Knowing and understanding what’s in your credit file should be a part of your job search process. Whether you’re unemployed or looking to improve your current employment status, your credit report may have a direct impact on you getting a job. It’s common practice for many employers to use a credit report as part of their background check before making a hiring decision. In some states, federal law allows potential and current employers to view your credit report and use it for hiring and promoting purposes.
Illinois is one of eleven states that made employment based on credit history or credit reports illegal. Under the Employee Credit Privacy Act (ECPA) signed into law in 2011, an employer can’t hire, fire, demote, or set pay compensation based on an individual’s credit history or credit report. The ECPA makes it illegal to ask questions about your credit. However, under the ECPA banks, financial institutions, insurance companies, surety businesses, debt collectors, and law enforcement are exempt from using credit to determine your employment because they demonstrate an occupational requirement. Employer’s that don’t fall into the exempt category are allowed to use credit as a “bona fide occupational requirement” if; 1) state or federal law requires bonding for the position; 2) job duties include access to cash or marketable assets of $2,500 or more; 3) job duties will have a signature responsibility of $100 or more; 4) the position is managerial and involves setting direction or control over the business; 5) the position will have access to confidential information, financial information, or trade secrets.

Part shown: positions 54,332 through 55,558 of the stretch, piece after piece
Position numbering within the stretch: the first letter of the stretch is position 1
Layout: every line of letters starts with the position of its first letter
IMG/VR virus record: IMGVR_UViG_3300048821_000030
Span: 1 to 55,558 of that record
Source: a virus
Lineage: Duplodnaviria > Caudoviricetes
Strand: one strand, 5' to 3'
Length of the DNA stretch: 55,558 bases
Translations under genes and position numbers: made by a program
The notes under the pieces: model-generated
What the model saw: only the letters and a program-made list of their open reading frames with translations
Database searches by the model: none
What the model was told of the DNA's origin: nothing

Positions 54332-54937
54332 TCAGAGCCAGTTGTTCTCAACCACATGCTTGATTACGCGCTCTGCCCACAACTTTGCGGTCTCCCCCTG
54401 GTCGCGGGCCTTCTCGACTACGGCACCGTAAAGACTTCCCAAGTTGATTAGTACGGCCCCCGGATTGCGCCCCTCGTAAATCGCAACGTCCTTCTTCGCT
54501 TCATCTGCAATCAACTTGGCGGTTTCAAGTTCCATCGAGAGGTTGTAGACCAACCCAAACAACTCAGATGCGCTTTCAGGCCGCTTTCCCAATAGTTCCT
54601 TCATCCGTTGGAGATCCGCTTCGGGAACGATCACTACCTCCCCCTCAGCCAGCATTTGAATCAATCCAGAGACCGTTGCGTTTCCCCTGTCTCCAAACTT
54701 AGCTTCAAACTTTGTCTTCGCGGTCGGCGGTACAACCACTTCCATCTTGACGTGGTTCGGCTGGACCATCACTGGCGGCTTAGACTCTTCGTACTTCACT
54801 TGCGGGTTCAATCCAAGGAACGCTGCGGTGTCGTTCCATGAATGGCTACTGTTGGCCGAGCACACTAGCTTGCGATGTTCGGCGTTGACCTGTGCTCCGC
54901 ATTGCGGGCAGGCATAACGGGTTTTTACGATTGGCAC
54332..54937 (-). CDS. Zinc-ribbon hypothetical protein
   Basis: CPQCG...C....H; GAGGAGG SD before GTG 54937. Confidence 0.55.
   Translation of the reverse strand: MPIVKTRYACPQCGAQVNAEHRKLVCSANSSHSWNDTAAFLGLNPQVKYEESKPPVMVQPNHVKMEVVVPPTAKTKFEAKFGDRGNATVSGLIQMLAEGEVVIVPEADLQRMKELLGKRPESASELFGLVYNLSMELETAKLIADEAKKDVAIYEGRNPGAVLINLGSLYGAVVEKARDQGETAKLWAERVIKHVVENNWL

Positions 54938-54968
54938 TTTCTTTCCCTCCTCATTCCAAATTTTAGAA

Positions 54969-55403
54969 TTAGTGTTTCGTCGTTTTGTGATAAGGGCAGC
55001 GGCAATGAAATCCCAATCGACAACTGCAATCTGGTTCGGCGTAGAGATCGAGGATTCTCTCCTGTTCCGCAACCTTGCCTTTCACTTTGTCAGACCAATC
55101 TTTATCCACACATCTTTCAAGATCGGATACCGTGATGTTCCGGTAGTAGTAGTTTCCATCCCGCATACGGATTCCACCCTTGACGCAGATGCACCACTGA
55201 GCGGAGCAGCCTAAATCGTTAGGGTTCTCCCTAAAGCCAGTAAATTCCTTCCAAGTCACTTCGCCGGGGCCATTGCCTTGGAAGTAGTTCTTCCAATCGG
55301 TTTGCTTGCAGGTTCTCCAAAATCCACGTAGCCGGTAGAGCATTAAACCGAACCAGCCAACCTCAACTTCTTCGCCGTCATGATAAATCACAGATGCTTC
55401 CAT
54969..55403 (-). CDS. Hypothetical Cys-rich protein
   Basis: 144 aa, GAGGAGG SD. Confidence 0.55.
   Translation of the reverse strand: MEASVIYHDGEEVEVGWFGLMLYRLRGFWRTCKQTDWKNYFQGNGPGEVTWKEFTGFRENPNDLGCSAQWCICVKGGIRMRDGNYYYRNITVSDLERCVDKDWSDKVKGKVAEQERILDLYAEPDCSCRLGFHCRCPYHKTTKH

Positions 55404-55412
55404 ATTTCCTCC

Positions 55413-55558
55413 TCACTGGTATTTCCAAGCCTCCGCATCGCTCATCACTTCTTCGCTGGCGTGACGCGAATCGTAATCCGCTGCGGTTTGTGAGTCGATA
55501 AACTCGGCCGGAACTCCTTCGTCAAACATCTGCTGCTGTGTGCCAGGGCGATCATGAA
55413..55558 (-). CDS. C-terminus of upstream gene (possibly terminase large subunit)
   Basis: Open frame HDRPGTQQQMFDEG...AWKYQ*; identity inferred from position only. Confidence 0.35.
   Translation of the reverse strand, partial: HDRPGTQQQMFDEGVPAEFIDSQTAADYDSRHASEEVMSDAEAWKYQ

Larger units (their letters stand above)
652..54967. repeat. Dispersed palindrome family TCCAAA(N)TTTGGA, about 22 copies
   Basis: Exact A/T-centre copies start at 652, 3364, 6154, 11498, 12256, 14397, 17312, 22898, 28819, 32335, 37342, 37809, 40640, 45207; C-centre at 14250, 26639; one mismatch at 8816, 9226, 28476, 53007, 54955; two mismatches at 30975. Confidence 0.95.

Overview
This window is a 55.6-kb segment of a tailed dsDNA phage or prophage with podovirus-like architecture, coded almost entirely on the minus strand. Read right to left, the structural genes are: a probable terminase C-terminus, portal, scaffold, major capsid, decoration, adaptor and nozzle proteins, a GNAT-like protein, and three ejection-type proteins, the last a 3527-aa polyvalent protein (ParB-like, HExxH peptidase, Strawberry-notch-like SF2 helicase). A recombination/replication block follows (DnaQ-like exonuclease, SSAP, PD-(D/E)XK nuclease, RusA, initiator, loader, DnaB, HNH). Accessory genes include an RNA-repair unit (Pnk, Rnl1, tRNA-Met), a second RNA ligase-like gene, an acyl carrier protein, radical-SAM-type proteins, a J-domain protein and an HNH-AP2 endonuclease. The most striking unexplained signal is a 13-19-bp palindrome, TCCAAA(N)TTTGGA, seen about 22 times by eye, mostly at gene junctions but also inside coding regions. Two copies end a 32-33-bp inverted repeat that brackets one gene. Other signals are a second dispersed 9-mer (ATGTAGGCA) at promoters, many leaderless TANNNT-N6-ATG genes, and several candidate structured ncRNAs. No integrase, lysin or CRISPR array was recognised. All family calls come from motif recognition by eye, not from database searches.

If an exempt employer conducts an employment credit check when hiring, they must follow the legal rules outlined in the Fair Credit Reporting Act (FCRA). The FCRA requires employers to get consent before getting a report. The consent must be separate from the job application. If an employer decides not to hire you because of the employment report, they must give you notice they have decided not to hire you and let you know the name and address of the credit reporting agency and information on your right to dispute the report.
Credit reports were not created to be used as an employment screening tool. They were created to help lenders evaluate potential risk for would be borrowers. Credit checks for employment often become barriers to job opportunities and tools to further racial discrimination. Credit checks for employment are not supposed to show employers your credit score. They will show personal information that includes your name, social security number, previous addresses, collection records that include medical bills and tax liens, bankruptcy records, the amount of debt you have including car payments and mortgage debt. Your credit report will not tell any life altering events such as the death of a spouse, or divorce. Yet, these events may have a negative impact on your credit and which might affect you getting a job.
Get a copy of your credit report before you start or after you start your employment search. You’re allowed one free credit report each year, from each reporting credit company. For additional assistance with understanding credit and employment contact the staff at METEC Resource Center, who have certified financial counselors and employment counselors.